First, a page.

CAIRO — The cockpit voice recorder of the doomed EgyptAir plane that crashed last month killing all 66 people on board has been found and pulled out of the Mediterranean Sea, Egypt’s investigation committee said on Thursday.
The development raises hopes that investigators would find clues as to the cause of the May 19 crash, which remains unclear. No terror group has claimed responsibility for bringing the plane down.
The Egyptian committee said the so-called black box — one of the two on board the plane — has been damaged but that the vessel searching for the wreckage managed to safely recover the “memory unit, which is the most important in the recorder.”
The recorder was retrieved in “several stages,” the committee said, and is currently being transferred to the Egyptian port city of Alexandria. Once on shore, it will be handed over to the members of the committee who will unload and analyze the data.
The voice recorder should contain a record of the last 30 minutes in the cockpit, and is equipped to detect even loud breathing. Experts say that it takes nearly 48 hours to retrieve data from the recorder, unless it’s damaged.
Thursday’s announcement comes a day after the committee said the vessel John Lethbridge, which is operated by the Deep Ocean Search that was contracted by the Egyptian government to join the search for the plane debris and flight recorders, has spotted and obtained images from the wreckage of the EgyptAir plane.
The EgyptAir Airbus A320 was en route to Cairo from Paris when it crashed on May 19 between the Greek island of Crete and the Egyptian coast.
Radar data showed that the aircraft had been cruising normally in clear skies before it turned 90 degrees left, then a full 360 degrees to the right as it was plummeting from 38,000 feet to 15,000 feet and then disappearing at about 10,000 feet.
Leaked flight data indicated a sensor had detected smoke in a lavatory and a fault in two of the plane’s cockpit windows in the final moments of the flight.
After the crash, Egypt’s civil aviation minister Sherif Fathi said he believed terrorism was a more likely explanation than equipment failure or some other catastrophic event. But no hard evidence has emerged on the cause, and no militant group has claimed to have downed the jet.
Since the crash, ships and planes from Egypt, Greece, France, the United States and other nations have been searching the Mediterranean Sea north of Alexandria. Only small pieces of wreckage and human remains were eventually recovered in a search that was narrowed down to five-kilometer (three-mile) area of the Mediterranean.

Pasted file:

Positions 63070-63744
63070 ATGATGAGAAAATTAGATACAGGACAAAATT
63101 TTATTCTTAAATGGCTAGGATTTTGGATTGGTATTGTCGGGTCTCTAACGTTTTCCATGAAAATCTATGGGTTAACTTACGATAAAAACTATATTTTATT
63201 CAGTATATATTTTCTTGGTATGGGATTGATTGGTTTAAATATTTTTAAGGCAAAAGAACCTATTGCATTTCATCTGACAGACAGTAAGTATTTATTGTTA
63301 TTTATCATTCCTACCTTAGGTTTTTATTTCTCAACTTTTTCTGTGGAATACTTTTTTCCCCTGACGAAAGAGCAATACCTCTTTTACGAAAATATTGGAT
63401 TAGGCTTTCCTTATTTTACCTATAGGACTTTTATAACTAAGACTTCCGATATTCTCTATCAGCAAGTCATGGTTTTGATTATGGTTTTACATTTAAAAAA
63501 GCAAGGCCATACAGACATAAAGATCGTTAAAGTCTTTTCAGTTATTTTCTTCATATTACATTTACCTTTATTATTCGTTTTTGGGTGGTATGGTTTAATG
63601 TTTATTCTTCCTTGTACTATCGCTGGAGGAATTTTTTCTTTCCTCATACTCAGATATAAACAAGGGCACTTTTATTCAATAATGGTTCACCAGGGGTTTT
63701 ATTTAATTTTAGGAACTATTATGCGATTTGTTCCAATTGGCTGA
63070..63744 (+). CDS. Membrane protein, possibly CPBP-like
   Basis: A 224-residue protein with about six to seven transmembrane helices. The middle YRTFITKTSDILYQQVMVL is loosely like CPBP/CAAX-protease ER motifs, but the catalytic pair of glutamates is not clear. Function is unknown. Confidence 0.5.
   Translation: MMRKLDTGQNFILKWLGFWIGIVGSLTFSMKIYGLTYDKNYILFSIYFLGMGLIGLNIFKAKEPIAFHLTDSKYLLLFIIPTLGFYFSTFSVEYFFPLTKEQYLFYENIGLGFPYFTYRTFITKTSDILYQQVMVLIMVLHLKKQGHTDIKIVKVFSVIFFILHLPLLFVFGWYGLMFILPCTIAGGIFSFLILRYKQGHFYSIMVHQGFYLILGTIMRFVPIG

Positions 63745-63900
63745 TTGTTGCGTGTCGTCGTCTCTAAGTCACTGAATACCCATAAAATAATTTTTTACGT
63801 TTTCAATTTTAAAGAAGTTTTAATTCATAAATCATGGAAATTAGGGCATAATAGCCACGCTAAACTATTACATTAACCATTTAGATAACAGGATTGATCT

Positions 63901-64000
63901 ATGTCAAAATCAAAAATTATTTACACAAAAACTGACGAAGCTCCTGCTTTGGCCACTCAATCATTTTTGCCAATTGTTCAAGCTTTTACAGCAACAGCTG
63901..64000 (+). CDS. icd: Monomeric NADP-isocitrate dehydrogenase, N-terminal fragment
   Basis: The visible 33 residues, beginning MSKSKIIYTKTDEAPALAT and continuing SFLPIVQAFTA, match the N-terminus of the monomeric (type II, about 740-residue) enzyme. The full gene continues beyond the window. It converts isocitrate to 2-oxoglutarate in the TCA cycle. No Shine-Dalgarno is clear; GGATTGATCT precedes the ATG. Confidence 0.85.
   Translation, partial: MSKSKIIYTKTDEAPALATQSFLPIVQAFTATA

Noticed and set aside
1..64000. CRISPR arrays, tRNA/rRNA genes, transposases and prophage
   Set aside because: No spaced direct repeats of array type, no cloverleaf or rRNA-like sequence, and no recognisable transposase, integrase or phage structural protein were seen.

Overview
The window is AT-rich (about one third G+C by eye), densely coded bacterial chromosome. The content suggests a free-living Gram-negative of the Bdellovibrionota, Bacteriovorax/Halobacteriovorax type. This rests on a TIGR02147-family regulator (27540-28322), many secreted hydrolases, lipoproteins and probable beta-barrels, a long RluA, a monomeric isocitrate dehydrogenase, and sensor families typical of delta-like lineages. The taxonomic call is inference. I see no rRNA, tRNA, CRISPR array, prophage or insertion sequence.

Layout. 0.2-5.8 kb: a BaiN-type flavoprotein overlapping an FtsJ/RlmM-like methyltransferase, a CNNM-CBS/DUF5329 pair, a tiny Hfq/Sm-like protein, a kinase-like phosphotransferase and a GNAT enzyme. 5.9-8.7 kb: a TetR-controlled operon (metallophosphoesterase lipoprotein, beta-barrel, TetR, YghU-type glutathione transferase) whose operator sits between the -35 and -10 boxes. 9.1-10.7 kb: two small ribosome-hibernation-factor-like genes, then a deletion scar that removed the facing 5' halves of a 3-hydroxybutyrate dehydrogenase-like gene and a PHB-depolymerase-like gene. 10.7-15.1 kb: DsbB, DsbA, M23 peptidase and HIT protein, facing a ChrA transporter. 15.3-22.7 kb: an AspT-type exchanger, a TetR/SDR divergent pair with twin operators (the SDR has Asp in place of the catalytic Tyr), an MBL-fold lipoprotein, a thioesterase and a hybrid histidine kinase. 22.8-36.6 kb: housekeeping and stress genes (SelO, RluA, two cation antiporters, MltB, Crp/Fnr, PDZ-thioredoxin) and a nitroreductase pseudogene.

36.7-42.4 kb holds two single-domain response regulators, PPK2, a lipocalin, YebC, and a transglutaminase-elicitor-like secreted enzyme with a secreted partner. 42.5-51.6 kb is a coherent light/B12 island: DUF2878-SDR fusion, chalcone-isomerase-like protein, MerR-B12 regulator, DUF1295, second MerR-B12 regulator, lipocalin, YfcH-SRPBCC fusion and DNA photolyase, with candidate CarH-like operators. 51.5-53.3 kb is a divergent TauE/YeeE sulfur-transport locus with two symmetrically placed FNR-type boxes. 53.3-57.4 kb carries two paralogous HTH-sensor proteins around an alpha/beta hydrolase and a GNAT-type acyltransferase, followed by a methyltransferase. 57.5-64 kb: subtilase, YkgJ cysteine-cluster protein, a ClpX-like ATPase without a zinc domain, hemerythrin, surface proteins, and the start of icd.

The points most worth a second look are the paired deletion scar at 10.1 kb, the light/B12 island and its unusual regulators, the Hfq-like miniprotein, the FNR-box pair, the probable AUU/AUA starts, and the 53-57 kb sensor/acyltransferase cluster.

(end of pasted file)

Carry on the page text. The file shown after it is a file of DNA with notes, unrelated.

Signals from the missing plane’s black boxes were first detected two weeks ago by the French ship Laplace, which joined the search and which is equipped with three detectors designed to pick up the locator pings emitted by flight data and cockpit voice recorders from deep underwater.
In the case of the EgyptAir plane, its wreckage and black boxes were believed to be at a depth of some 3,000 meters (9,842 feet). By comparison, the wreckage of the Titanic is lying at a depth of some 3,800 meters.
On Sunday, Egyptian investigators said time was running out in the search for the black boxes and that nearly two weeks remain before the batteries on them expire and they stop emitting signals.
Then the breakthrough came Wednesday, with Egypt saying that John Lethbridge had spotted and obtained images from the wreckage.
The crash shocked Egypt, coming less than a year after a Russian airliner was downed in Egypt’s Sinai Peninsula shortly after taking off from the Egyptian resort city of Sharm el-Sheikh in October, killing all 224 people on board.
A local affiliate of the Islamic State group claimed responsibility for bombing the aircraft and in November, Russia confirmed that an explosive device had brought down the aircraft.
The two disasters have unsettled authorities at the Cairo airport, where false alarms or bomb threats have caused lengthy delays to flights and at least one cancellation last week.
Security has also been considerably tightened at Egypt’s 20-plus airports since the Russian plane crash, with passengers now subjected to roughly the same security measures in force at major international airports.